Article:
\\ Start thinking of baby names now.
 
2012-10-08 01:43:41 PM

Embden.Meyerhof: grinding_journalist: To the guy that said "this thread sucks, didn't know FARK was reddit lite",


I guess that's me, since we're the only ones who've mentioned Reddit in this thread so far.

Let me tell you what I actually said:

"This advice thread is another example of the types of things I'm seeing on Fark which seem better suited for Reddit. Why is Fark trying to turn into Reddit?"


Didn't say the thread sucked. Didn't say Fark was "reddit lite". I asked why Fark was trying to turn into Reddit. This doesn't disparage you, since you don't control what gets on the front page (as users on Reddit do). This is more of a comment pointed at the Mods. Since I've used BOTH sites for years (and have been behind the "Total Fark" curtain a few times), I can say that this is not the type of post that I've seen much on Fark.... until the last couple months.


This is very much a typical TFDiscussion thread. Hence the ADVICE tag. Sometimes the TFDs with potential make it over here to literland so we peons can see what we're missing. They're easy to avoid - look for the FARK tag.
 
2012-10-08 01:43:55 PM

Doubletwist-: 2. Baby sign


When I first heard people were doing this my first thought was 'Why the fark didn't someone think of this years ago?'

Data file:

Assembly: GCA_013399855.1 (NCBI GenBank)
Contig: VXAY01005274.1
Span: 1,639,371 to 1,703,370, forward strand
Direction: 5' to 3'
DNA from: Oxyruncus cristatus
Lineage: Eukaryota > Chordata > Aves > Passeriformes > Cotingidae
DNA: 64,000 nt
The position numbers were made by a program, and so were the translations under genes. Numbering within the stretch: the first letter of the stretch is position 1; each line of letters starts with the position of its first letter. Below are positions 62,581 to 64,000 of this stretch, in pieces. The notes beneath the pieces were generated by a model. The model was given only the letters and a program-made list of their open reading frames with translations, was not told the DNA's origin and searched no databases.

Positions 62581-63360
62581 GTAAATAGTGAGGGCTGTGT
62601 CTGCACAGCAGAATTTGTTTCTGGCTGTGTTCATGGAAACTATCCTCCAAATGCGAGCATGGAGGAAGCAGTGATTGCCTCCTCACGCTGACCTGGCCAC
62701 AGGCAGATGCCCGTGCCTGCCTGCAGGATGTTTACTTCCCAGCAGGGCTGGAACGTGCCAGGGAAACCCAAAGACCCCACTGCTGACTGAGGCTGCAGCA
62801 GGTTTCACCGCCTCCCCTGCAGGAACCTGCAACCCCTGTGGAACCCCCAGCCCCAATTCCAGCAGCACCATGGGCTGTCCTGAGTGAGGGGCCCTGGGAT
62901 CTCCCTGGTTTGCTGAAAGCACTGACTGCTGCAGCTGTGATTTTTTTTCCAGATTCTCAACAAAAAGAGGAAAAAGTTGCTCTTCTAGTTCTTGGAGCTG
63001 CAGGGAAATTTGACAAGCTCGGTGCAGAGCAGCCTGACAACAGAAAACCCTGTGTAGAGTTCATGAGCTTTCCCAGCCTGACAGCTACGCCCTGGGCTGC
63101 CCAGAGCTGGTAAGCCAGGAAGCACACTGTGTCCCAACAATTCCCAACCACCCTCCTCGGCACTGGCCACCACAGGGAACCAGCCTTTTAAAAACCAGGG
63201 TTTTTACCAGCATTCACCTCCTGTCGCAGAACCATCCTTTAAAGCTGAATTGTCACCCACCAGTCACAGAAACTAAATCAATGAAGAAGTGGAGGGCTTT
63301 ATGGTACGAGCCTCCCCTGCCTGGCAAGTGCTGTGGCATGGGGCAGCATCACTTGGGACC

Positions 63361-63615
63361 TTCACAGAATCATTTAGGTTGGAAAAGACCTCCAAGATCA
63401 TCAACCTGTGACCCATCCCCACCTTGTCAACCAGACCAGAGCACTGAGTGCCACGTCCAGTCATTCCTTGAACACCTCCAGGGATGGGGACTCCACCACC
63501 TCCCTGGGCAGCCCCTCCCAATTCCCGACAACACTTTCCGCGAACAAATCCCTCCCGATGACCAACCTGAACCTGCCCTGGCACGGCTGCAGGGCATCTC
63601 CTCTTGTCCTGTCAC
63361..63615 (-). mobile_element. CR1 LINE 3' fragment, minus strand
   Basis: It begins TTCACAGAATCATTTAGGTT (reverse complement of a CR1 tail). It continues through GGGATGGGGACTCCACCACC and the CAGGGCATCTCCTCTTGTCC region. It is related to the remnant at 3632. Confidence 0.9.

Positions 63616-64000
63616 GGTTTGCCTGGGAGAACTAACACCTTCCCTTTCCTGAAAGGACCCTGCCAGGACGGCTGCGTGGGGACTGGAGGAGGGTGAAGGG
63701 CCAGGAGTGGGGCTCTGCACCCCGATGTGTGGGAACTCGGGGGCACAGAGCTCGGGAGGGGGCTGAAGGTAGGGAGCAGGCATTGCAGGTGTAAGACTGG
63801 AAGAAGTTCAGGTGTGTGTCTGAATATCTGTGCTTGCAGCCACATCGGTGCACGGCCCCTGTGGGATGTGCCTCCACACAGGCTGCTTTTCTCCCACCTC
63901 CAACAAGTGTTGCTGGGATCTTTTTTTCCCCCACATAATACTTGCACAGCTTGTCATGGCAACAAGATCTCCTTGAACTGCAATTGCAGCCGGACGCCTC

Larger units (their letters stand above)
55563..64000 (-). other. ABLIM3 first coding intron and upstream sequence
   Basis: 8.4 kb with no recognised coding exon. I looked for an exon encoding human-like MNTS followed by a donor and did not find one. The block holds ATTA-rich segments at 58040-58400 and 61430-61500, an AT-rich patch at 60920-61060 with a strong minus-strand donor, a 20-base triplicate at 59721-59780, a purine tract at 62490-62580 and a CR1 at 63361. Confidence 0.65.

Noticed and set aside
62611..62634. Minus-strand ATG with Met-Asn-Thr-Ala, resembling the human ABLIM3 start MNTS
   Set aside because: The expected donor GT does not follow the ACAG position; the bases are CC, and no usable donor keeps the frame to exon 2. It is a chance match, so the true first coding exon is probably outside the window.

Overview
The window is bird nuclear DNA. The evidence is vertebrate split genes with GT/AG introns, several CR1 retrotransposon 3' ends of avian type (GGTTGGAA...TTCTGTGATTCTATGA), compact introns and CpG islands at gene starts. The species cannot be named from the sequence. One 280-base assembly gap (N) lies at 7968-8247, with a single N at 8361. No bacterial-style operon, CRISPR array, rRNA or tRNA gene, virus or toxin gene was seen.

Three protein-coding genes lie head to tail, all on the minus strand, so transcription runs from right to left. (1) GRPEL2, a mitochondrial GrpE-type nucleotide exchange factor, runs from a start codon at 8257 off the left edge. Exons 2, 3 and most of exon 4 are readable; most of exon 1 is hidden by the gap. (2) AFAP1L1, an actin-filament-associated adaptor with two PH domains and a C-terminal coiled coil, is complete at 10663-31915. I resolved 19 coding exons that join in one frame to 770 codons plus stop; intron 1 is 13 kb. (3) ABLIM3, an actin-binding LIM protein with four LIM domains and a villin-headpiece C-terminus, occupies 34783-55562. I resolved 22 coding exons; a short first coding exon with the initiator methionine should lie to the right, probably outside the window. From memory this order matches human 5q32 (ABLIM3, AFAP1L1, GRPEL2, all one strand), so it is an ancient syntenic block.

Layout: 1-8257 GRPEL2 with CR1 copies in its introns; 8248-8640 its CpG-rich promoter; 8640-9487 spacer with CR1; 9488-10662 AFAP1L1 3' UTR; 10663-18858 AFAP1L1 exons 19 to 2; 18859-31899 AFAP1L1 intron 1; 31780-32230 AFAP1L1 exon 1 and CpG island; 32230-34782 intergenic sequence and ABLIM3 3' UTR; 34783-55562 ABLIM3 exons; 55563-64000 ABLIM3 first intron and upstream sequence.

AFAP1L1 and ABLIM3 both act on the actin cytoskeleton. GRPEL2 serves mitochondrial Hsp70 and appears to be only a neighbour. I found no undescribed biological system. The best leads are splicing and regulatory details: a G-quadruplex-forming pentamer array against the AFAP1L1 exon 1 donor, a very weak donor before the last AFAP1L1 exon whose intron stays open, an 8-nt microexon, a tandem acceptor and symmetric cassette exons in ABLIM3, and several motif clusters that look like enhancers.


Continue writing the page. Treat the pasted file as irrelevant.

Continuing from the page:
2012-10-08 01:44:05 PM
 
2012-10-08 01:44:16 PM
Also, one more safety tip I forgot:

*) Drink beer from a glass. If you drink beer from a bottle, your kid will eventually try to imitate you with random bottles.
 
2012-10-08 01:45:55 PM

Doubletwist-:
3. Talk to your baby normally - We constantly talked to our daughter. From day one we'd just talk, explain everything we were doing using full sentences. We'd use a higher pitch [since they do respond to that] but we didn't use baby words like 'baba' for 'bottle' or anything. We used the proper words and complete sentences. While I can't *prove* it, I think this went a long way to helping develop her intelligence and speaking/reading abilities.


I completely agree with this. Someone said "kids are dumb" upthread. They aren't dumb... just naive, ignorant and need to be taught....but obviously have a huge capacity for learning. They are human from the start. If you teach them, they will learn.
 
2012-10-08 01:46:23 PM

Yaxe: Remember: If your child isn't popping, don't feed them laxatives. Make them eat prunes. You will be surprised how effective they work.


They do work very well. After feeding them the prunes, put them in the bathtub (no water) until they poop. You will be amazed how well the prunes work.

/Did I mention the prunes work very well?
 
2012-10-08 01:46:34 PM

factoryconnection: darwin


Congratulations. You won the lottery. On the other hand, we didn't. We're non smokers, we were both under 30, he was our 3rd child, breast fed, light sheets, firm crib mattress, he had a doctors check up 24hrs before his passing. So let me repeat this since some people can't clue in that SIDS stands for sudden infant deaths syndrome.. For the smitty, ignore Dr. Doolittle. Get the monitor. SIDS has an unknown cause. You can do everything right, and still end up in hell. Get the monitor.

4 months. 3 days. Jan 14th. 1999
 
2012-10-08 01:46:48 PM

Doubletwist-: My advice is not so much things we didn't do that we wish we did, but some things we did do that I'm really glad for.

We used the proper words and complete sentences.

 

Now I understand how grammar nazi's are created.